Digitally printed on metal, these strident, pared-back portraits reference the early photographic technique of collodion tintypes. The work honours Cammeraygal woman, Barangaroo (c. 1750 – 1791) a First Nations woman recognised for standing her ground during a time of overwhelming change for the Eora and surrounding clans. The First Nations women and girls portrayed by Croft are contemporary embodiments of Barangaroo, positioned as sentinels along the site named for her in 2007.

Brenda Croft: Naabami (thou shall/will see): Barangaroo (army of me) at Bangaroo, free entry. More information here.

Brenda Croft, McDermott Bebonis Eva 1, 2022

Sydney: Sydney Town Hall
Sun & Sea

In the Lithuanian Pavilion at the 58th Venice Biennale in 2019, Sun & Sea, a durational English-language opera written and created by Lithuanian artists Rugilė Barzdžiukaitė, Vaiva Grainytė and Lina Lapelytė, captivated audiences and ultimately earned the prestigious Golden Lion award for Best National Participation.

The performance, presented in the round, uses the familiar tropes of a leisurely seaside sojourn to approach the theme of climate emergency; disarming with humour rather than didacticism. Having been presented across Europe, North America and the Middle East, for its exclusive Australian presentation at Sydney Festival, Sun & Sea will take on a local flavour, featuring Sydney clubs, choirs and sand in its performance at the Sydney Town Hall. Audiences will occupy the upper balcony of the Hall, looking down on the stage which will be transformed into a sandy imitation indoor beach. Through the course of a languid afternoon, sunbathers sing about the changes they see in the natural world.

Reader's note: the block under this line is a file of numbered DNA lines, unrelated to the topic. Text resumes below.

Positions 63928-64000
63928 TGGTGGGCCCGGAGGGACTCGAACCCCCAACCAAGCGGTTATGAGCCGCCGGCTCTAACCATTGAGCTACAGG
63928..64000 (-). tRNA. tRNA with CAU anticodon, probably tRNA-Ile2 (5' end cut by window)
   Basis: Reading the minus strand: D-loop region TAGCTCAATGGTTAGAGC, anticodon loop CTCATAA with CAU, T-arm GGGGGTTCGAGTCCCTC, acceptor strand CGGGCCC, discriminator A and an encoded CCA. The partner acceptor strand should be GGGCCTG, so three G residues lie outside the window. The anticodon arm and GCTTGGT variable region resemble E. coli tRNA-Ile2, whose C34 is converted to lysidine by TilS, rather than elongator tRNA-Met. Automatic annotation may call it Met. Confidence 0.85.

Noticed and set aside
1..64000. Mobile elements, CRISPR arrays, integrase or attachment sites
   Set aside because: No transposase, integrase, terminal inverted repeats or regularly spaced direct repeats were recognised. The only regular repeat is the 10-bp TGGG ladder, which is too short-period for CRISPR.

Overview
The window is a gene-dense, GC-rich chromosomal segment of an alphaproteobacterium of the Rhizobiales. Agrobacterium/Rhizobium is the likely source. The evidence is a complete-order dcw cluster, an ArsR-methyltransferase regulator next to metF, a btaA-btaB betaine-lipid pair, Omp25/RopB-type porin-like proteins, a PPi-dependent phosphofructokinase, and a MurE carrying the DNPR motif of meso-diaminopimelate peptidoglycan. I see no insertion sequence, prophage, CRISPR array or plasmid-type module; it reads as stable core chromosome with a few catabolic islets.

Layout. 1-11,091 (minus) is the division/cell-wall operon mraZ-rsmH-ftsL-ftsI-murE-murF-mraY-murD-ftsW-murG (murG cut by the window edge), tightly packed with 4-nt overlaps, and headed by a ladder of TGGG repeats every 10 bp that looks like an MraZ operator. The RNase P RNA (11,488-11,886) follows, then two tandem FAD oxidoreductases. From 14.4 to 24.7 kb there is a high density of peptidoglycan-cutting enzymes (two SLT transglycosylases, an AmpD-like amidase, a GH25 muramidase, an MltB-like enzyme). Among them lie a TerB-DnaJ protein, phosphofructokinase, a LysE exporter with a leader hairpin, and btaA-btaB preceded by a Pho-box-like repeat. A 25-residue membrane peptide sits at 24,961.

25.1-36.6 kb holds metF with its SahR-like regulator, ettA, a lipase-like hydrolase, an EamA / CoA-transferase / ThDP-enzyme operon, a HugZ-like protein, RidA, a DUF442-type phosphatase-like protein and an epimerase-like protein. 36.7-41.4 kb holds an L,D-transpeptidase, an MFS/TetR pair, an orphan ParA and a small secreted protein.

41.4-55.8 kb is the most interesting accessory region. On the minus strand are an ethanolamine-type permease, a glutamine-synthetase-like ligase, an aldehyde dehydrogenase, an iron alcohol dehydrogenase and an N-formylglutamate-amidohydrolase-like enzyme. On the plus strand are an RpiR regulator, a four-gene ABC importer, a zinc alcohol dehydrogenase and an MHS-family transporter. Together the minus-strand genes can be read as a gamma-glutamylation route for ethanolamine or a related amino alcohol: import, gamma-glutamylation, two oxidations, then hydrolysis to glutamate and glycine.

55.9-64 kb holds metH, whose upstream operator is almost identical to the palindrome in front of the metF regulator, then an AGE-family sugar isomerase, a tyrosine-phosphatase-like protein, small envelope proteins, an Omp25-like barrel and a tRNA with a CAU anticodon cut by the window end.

Sun & Sea at Sydney Town Hall, 6-8 January, $39 + BF. More information here.

Sun Sea, opera performance by Rugilė Barzdžiukaitė, Vaiva Grainytė, Lina Lapelytė at the Teatro Argentina 2021, Rome. Photography Neon Realism © Courtesy of the artists.

Sydney: Carriageworks
The Huxleys: Bloodlines

With a famous camp sensibility embracing glamour, androgyny and escapism, Melbourne-based collaborative duo Will and Garret Huxley work across photography, performance art, costume and film as The Huxleys.

At Carriageworks, The Huxleys present Bloodlines, an expansive exhibition honouring legendary artists lost to the HIV/AIDS epidemic of the 1980s and 1990s. Featuring large-scale photography, music and video art, it’s intended as a “sparkling séance celebrating queer excellence”. The artists being paid tribute to include Leigh Bowery, Robert Mapplethorpe and Keith Haring, with each artist’s culture-shifting works and influence being incorporated into the exhibition via The Huxleys’ signature aesthetic. There’s also an installation that will unfold collaboratively over time, with the community invited to contribute panels which will ultimately be sewn together as a quilt reminiscent of the AIDS Memorial Quilts created during the 1980s and 1990s.

Alongside Bloodlines, Carriageworks will also present a major exhibition by Australian artist Paul Yore, a large-scale mural by Thea Anamara Perkins, and a performance by Speak Percussion.

The Huxleys: Bloodlines at Carriageworks, 5 January – 5 March 2023, free entry. More information here.

The Huxleys, ‘Hibiscus’, 2022 Giclèe Archival Print, 106cm x 106cm.
Feature Words by Chloé Wolifson